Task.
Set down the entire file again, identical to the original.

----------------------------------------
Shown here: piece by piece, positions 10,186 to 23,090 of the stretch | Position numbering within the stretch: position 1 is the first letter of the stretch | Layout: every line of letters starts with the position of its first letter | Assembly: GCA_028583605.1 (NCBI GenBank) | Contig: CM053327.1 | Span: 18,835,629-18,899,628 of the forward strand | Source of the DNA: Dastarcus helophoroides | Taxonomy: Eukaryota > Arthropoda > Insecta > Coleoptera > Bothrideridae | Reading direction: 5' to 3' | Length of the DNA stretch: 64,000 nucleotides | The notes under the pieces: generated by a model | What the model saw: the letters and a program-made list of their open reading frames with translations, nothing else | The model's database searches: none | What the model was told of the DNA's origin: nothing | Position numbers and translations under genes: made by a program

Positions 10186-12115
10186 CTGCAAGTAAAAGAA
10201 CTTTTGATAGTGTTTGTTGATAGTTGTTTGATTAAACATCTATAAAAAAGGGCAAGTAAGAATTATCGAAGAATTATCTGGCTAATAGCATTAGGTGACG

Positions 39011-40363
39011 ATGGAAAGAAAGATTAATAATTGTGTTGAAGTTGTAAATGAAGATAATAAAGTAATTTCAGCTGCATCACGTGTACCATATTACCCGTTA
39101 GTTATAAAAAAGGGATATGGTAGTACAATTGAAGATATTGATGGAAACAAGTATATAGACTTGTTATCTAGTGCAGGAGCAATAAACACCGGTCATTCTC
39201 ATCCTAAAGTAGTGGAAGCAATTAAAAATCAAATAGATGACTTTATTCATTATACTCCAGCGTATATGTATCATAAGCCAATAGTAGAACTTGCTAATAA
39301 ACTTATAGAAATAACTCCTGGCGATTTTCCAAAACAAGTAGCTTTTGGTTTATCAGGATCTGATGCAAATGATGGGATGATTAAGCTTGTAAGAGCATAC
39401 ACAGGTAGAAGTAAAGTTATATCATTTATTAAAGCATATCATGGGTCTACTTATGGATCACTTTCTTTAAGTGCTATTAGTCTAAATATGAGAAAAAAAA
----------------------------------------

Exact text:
Shown here: piece by piece, positions 10,186 to 23,090 of the stretch | Position numbering within the stretch: position 1 is the first letter of the stretch | Layout: every line of letters starts with the position of its first letter | Assembly: GCA_028583605.1 (NCBI GenBank) | Contig: CM053327.1 | Span: 18,835,629-18,899,628 of the forward strand | Source of the DNA: Dastarcus helophoroides | Taxonomy: Eukaryota > Arthropoda > Insecta > Coleoptera > Bothrideridae | Reading direction: 5' to 3' | Length of the DNA stretch: 64,000 nucleotides | The notes under the pieces: generated by a model | What the model saw: the letters and a program-made list of their open reading frames with translations, nothing else | The model's database searches: none | What the model was told of the DNA's origin: nothing | Position numbers and translations under genes: made by a program

Positions 10186-12115
10186 CTGCAAGTAAAAGAA
10201 CTTTTGATAGTGTTTGTTGATAGTTGTTTGATTAAACATCTATAAAAAAGGGCAAGTAAGAATTATCGAAGAATTATCTGGCTAATAGCATTAGGTGACG

Positions 39011-40363
39011 ATGGAAAGAAAGATTAATAATTGTGTTGAAGTTGTAAATGAAGATAATAAAGTAATTTCAGCTGCATCACGTGTACCATATTACCCGTTA
39101 GTTATAAAAAAGGGATATGGTAGTACAATTGAAGATATTGATGGAAACAAGTATATAGACTTGTTATCTAGTGCAGGAGCAATAAACACCGGTCATTCTC
39201 ATCCTAAAGTAGTGGAAGCAATTAAAAATCAAATAGATGACTTTATTCATTATACTCCAGCGTATATGTATCATAAGCCAATAGTAGAACTTGCTAATAA
39301 ACTTATAGAAATAACTCCTGGCGATTTTCCAAAACAAGTAGCTTTTGGTTTATCAGGATCTGATGCAAATGATGGGATGATTAAGCTTGTAAGAGCATAC
39401 ACAGGTAGAAGTAAAGTTATATCATTTATTAAAGCATATCATGGGTCTACTTATGGATCACTTTCTTTAAGTGCTATTAGTCTAAATATGAGAAAAAAAA